Forest management for a changing world
When it comes to devising a forest management strategy, recommendations for rotation lengths, thinning years and thinning intensities are usually made. However, a new EU-funded study from Finnish researchers now suggests that in light of uncertain growth and economic conditions, these methods may no longer be the most effective.
Writing in the journal Forestry, Timo Pukkala and Seppo Kellomäki from the University of Eastern Finland explain that forest management should adapt to changing situations, in particular the uncertainties surrounding tree growth and timber price.
The study was supported by the MOTIVE ('Models for Adaptive forest Management') project, which received almost EUR 7 million of funding under the 'Environment' Theme of the EU's Seventh Framework Programme (FP7).
The researchers made calculations based on 'optimisation approaches' for managing a mixed stand of Scots pine, Norway spruce and birch in the northern boreal forest area. A mixed stand is timber stand in which less than 80% of the trees in the main canopy are of a single species.
The team describes both an anticipatory optimisation approach that produces fixed cutting years, cutting basal areas or cutting diameters, and an adaptive optimisation approach that produces rules on how to react to the actual state of nature. Both of these optimisation approaches lead to the same management strategy when growth and all other factors are deterministic; however, differences appear when growth or price varies.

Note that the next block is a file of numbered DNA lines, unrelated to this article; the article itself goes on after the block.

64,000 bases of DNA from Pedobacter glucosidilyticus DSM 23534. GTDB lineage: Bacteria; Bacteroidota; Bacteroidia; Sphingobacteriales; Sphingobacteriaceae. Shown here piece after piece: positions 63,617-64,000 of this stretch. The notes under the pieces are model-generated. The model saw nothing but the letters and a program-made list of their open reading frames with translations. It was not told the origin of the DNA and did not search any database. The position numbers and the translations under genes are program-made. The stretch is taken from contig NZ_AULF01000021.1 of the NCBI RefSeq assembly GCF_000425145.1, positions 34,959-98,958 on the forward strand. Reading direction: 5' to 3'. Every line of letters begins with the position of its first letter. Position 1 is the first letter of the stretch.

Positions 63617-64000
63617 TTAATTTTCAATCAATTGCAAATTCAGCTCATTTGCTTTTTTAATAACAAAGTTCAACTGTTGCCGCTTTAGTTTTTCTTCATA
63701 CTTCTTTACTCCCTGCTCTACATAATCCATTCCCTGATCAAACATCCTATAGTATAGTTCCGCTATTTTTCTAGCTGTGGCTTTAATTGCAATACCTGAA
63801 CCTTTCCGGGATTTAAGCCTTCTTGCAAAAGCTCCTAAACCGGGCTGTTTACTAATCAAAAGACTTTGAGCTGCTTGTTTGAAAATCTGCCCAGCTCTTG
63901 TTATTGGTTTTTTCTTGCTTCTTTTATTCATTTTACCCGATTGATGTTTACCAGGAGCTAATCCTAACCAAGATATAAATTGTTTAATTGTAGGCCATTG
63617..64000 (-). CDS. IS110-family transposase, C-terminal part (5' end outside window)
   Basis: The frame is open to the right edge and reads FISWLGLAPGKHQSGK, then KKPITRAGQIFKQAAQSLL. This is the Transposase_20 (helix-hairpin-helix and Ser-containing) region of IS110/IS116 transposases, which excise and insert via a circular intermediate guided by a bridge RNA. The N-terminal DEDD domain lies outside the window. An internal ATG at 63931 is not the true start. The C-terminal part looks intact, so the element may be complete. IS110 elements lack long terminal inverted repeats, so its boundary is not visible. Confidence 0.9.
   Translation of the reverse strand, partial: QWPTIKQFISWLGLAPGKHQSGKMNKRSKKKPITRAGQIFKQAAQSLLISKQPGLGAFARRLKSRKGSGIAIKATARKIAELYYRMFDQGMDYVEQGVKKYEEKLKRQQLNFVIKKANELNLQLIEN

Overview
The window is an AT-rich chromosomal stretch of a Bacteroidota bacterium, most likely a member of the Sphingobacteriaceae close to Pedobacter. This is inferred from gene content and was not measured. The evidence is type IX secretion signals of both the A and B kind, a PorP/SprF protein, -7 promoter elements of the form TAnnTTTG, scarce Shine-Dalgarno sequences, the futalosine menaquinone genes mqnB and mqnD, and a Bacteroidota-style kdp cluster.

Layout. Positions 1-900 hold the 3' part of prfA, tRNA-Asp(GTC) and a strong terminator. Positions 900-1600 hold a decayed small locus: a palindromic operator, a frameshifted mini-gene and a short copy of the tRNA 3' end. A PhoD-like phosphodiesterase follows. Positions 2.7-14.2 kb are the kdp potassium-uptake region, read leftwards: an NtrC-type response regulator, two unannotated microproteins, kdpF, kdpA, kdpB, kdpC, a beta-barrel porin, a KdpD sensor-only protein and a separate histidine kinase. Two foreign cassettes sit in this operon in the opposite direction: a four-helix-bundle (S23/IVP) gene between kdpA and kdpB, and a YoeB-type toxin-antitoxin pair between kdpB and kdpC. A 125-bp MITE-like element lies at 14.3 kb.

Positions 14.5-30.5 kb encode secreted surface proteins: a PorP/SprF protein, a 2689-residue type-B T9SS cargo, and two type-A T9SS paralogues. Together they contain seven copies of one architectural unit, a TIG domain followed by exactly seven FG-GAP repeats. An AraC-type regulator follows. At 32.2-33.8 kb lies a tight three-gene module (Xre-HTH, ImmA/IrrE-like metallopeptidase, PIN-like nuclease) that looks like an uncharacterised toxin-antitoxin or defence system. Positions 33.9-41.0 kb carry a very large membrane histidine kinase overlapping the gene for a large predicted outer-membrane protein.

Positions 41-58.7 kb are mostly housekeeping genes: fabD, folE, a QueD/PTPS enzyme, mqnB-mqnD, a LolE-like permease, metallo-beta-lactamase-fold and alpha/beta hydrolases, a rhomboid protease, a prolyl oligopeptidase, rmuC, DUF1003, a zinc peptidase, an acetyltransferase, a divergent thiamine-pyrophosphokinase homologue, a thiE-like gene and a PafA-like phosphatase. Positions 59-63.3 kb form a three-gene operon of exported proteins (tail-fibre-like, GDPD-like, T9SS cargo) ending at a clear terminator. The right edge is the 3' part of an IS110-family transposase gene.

Results show that an increase in tree growth rate under climate change does not strongly affect the optimal management if the timber price is fixed. However, when timber prices vary, it is usually beneficial to delay clear-felling, irrespective of the presence or absence of a climate-induced trend in tree growth. It is also beneficial to distribute the incomes more evenly among different cutting events when risk and risk aversion increase. In mixed stands, there will be more alternatives for the adaptation of management, as the preference for tree species can be changed over time based on their growth and the prices of the different assortments.
'The study showed what clever forest landowners already know. When future round wood prices and uses are unknown, the landowner should continuously have several tree species and timber assortments in his forest. Growing only spruce in even-aged stands is risky business. We hope that our study will promote diversified forest management, leading to diversified forest structures,' comments Timo Pukkala.
The study comes at the same time as another study, also supported by the EU-funded project MOTIVE, warns that Swedish forests have not fully recovered from a 2005 storm that devastated the country.
The storm, known as Gudrun in Sweden, caused EUR 2.4 billion of damage to Swedish forests. The new study, from Rupert Seidl and Kristina Blennow from the University of Agricultural Sciences in Alnarp, Sweden, shows that in addition to immediately visible damage such as uprooting and stem breakage, significant long-term effects were also seen in terms of the functioning of the trees that survived the storm, and their productivity and allocation.
The study shows that growth reduction following the storm was significant and pervasive. Wind-related growth reduction in Norway spruce forests surviving the storm exceeded 10 % in the worst hit regions. Wind-related growth reduction amounted to 3.0 million cubic metres in the three years following Gudrun, exceeding the annual long-term average storm damage from uprooting and stem breakage in Sweden.
The researchers want to get the message across that the impact of strong winds on forest ecosystems is not limited to the immediately visible area of structural damage. They are calling for broader consideration of disturbance effects on ecosystem structure and functioning in the context of forest management and climate change mitigation.